First, I was saddened to learn that recreational fishing’s champion in Washington, D.C., was retiring, effective June 30. Then he told me something that disturbed me even more.

“The angler’s image as a conservationist needs to be rescued,” said Gordon Robertson, who officially stepped down June 30 from his post as a vice president and lead for government affairs at the American Sportfishing Association (ASA).

“Conservation once meant wise use of our natural resources,” he continued. “The word ‘conservation’ has been hijacked by the preservationist community and now policy makers don’t see anglers as conservationists.”

Instead, many politicians now view groups such as the Ocean Conservancy, the Sierra Club, and the Natural Resources Defense Council as having “conservation” agendas. Unless we reclaim what is ours through vocal activism, we will suffer loss of access and angling opportunities. As a consequence, the health of aquatic resources will suffer, because recreational fishermen are the nation’s first and foremost conservationists.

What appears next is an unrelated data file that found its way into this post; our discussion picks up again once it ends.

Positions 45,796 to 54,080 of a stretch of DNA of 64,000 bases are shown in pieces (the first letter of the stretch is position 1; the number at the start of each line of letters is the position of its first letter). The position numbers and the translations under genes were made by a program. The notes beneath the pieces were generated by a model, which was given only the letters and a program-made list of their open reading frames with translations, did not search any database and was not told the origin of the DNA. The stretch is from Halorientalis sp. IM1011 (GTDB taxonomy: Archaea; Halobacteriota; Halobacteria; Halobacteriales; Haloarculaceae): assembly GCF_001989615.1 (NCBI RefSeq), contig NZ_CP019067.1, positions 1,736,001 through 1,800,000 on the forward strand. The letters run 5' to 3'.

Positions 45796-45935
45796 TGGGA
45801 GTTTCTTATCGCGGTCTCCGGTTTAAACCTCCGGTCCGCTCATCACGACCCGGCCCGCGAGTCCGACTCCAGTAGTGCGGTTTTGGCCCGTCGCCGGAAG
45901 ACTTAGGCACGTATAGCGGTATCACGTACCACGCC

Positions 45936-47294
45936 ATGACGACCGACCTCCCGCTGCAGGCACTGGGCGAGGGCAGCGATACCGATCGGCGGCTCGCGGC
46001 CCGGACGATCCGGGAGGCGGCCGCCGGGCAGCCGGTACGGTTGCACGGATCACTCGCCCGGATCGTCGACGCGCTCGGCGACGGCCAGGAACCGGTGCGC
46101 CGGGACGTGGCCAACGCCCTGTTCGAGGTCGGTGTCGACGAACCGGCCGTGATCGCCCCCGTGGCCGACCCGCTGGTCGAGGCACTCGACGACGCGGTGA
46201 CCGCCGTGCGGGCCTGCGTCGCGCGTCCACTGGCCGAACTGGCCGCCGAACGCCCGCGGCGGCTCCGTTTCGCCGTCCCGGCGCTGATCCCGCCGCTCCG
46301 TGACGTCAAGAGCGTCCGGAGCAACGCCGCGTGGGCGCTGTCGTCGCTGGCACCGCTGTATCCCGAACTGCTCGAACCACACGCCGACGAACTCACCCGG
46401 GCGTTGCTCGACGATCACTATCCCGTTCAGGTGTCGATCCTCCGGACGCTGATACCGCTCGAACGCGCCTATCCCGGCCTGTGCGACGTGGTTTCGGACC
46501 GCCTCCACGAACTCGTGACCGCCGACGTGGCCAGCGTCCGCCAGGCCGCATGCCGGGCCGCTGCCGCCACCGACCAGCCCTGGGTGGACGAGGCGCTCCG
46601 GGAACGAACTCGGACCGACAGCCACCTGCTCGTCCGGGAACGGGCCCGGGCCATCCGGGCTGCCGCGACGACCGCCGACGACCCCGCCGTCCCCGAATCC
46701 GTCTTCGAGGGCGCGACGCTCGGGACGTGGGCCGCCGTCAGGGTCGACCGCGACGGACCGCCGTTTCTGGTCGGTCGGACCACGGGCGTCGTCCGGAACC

On the positive side, Robertson, who spent a dozen years at ASA, pointed out that recreational fishing continues to enjoy “an enormously positive image” among the public. We must capitalize on that, he added, “to make better habitat, more anglers, and an even stronger image.”

The West Virginia native also cautioned that we should not neglect working with the environmental community when we do share common interests on broad issues, such as water quality. “We need to strike a relationship that fosters those bigger accomplishments while gaining recognition for the role of the angler in conservation,” he said.

What I’ll remember Robertson most for was his leadership in creation of the Keep America Fishing (KAF) program in 2010. It’s now the largest angler advocacy group in the country, representing more than one million.

As KAF coordinated efforts to combat efforts to ban lead fishing tackle and restrict access, Robertson learning something that helped convince him that the image of the angler as a conservationist needs to be revitalized. “Too many anglers are apathetic and geographic,” he said.